How, finally, did his international fame affect Bergman and his work? He certainly took more risks in terms of form and, on occasion, of content. He could afford to live on Fårö and make his films almost without telling Svensk Filmindustri what they would be like, other than a quick call to the president, Kenne Fant. Often the title of the film would be decided only at the last moment.

Two months after his passing in 2007, the number of references to ‘Bergman and film’ on Google amounted to 2.80 million. For Fellini, it was 2.10 million, for Kurosawa 2.08 million, for Welles 2.06 million, for Antonioni 2.05 million, and for Godard 1.70 million. A random exercise, no doubt, but one that suggested that Bergman was not about to fade from sight. True, revisionist articles had begun to appear, at first in august magazines like Sight and Sound and then, brutally, in the days following Bergman’s death, in The New York Times. There Jonathan Rosenbaum savaged his reputation in a piece entitled ‘Scenes from an Overrated Career’. Rosenbaum accused Bergman of being theatrical instead of cinematic and, bizarrely, of having the power to entertain, which directors like Bresson and Dreyer lacked. Therefore, according to Rosenbaum, Bergman failed to challenge ‘conventional film-going habits’.28

The fact remains that, as the critic Mikael Timm has acknowledged,

audience reactions and reviews show that Bergman’s work has an impact on people from other cultures in an apparently straightforward way. Bergman stands with both feet in the mainstream European cultural tradition, and this is a common platform for many people – regardless of what language they speak. […] Like Shakespeare’s England, Bergman’s Sweden is a stage.29

And over a period of almost sixty years, Bergman enveloped cultural thinking to the point that his Swedish stage became, in effect, that of the world.

1 Interview in Playboy magazine, February 1966.
2 Peter Cowie, Ingmar Bergman: A Critical Biography, rev. edn (London: André Deutsch, 1992), p. 59.
3 H. Forsyth Hardy, Scandinavian Film (London: Falcon Press, 1952).
4 Jean Béranger, ‘Rencontre avec Ingmar Bergman’, Cahiers du Cinéma 15:88 (1958), 12–20.
5 Cited in Time, 14 March 1960.
6 Letter on display in exhibition devoted to Bergman at the Berlin Film Festival of 2011.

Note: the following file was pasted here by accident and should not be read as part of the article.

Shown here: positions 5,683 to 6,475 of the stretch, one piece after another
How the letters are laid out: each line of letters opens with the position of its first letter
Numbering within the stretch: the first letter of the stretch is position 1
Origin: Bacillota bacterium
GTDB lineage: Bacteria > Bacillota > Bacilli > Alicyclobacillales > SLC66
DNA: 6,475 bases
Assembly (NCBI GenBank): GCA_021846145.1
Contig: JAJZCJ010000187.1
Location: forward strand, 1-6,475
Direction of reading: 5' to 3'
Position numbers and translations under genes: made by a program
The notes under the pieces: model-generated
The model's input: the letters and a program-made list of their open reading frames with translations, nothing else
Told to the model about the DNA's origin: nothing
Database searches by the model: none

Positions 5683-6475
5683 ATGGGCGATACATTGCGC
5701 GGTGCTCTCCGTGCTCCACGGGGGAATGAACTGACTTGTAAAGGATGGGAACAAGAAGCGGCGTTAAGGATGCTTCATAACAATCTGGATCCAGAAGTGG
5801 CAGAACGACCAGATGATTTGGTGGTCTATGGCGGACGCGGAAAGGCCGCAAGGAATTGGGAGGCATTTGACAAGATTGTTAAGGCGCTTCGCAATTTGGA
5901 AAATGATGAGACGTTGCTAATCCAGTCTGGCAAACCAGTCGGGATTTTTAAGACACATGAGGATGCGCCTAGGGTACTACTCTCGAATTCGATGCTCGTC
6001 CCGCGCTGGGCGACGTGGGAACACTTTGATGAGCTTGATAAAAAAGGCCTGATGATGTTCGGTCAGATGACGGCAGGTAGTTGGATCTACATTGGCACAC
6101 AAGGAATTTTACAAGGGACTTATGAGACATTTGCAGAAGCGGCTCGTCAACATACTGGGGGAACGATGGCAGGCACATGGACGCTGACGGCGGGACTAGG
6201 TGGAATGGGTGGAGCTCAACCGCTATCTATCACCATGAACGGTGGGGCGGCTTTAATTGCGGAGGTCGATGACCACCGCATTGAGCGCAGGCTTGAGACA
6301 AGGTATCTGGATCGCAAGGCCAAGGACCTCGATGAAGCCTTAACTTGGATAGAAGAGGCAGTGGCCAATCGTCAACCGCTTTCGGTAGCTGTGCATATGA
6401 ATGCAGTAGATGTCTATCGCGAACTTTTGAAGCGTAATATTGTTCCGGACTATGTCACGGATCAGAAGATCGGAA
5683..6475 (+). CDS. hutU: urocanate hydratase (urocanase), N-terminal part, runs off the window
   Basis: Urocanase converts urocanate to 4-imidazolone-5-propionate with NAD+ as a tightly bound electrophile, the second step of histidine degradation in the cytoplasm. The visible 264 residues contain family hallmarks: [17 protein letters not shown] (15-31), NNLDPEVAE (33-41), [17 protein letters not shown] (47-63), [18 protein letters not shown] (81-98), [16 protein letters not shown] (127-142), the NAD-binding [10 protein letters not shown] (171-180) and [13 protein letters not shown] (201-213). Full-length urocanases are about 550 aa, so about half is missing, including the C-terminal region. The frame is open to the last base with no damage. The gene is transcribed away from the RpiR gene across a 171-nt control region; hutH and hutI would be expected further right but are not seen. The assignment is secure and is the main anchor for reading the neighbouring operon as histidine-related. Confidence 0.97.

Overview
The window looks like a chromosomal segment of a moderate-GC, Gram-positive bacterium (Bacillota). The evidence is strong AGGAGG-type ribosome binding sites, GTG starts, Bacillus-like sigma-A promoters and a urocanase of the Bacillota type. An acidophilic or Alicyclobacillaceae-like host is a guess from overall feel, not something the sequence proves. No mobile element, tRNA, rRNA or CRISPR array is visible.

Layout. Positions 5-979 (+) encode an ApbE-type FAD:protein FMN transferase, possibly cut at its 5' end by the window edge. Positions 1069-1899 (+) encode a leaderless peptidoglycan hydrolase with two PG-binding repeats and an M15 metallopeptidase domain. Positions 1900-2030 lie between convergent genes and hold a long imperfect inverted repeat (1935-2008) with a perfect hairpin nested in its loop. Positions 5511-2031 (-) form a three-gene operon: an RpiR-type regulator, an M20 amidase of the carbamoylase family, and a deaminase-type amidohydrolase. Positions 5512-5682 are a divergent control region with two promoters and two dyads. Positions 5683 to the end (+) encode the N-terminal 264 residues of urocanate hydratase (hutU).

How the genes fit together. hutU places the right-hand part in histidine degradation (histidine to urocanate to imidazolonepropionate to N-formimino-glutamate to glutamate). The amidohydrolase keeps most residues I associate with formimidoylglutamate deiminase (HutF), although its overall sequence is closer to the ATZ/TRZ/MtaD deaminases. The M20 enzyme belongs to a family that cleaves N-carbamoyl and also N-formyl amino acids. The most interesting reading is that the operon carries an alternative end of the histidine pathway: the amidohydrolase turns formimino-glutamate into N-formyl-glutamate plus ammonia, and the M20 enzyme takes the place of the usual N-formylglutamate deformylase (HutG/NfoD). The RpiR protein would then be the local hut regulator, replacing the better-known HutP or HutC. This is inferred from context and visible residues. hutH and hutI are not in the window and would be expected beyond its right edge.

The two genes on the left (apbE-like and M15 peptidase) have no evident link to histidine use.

7 Gert H. Theunissen, Das Schweigen und sein Publikum (Cologne: Du Mont Schauberg, 1964).
8 Quoted in brochure issued by Cinema International Corporation (CIC) at Cannes for Face to Face in 1975.
9 Cowie, Ingmar Bergman, p. 314.
10 Time magazine (international edition), 7 June 1976.
11 See Film og Kino (Oslo) 1 (1981).
12 See Veckans Affärer 41 (8 October 1987).
13 See www.europeanfilmawards.eu/en_EN/archive/1988 (accessed 11 March 2021).
14 The New York Times, 23 June 1959.
15 See The Sunday Times, 9 March 1958.
16 See Max von Sydow, ‘Vi byggde många broar’, Chaplin 30:2/3 (1988), 120.
17 Letter dated 9 February 1960, lodged in the Bergman Foundation Archives, Stockholm.
18 Peter Cowie, Revolution! The Explosion of World Cinema in the ’60s (London: Faber & Faber, 2004).
20 Quoted in Godard on Godard, translation and commentary by Tom Milne (London: Secker and Warburg, London, 1972), p. 84.
21 Godard on Godard, p. 89.
23 Quoted in Trespassing Bergman, film by Jane Magnusson and Hynek Pallas (2013).
24 Gregg Kilday, ‘Woody Allen Pays Tribute to Ingmar Bergman: “His Approach Was Poetic”’, The Hollywood Reporter, 9 February 2011.
26 Eva Dahlbeck, ‘Några funderingar kring en arbetskamrat på väg att kanoniseras’, Chaplin 30:2/3 (1988), 116.
27 Quoted in Trespassing Bergman.
28 Quoted in The New York Times, 4 August 2007.
29 Mikael Timm, ‘A Filmmaker in the Borderland: Bergman and Cultural Traditions’, Chaplin 30:2/3 (1988), 95.

Ingmar Bergman

An enduring legacy

Editor: Erik Hedling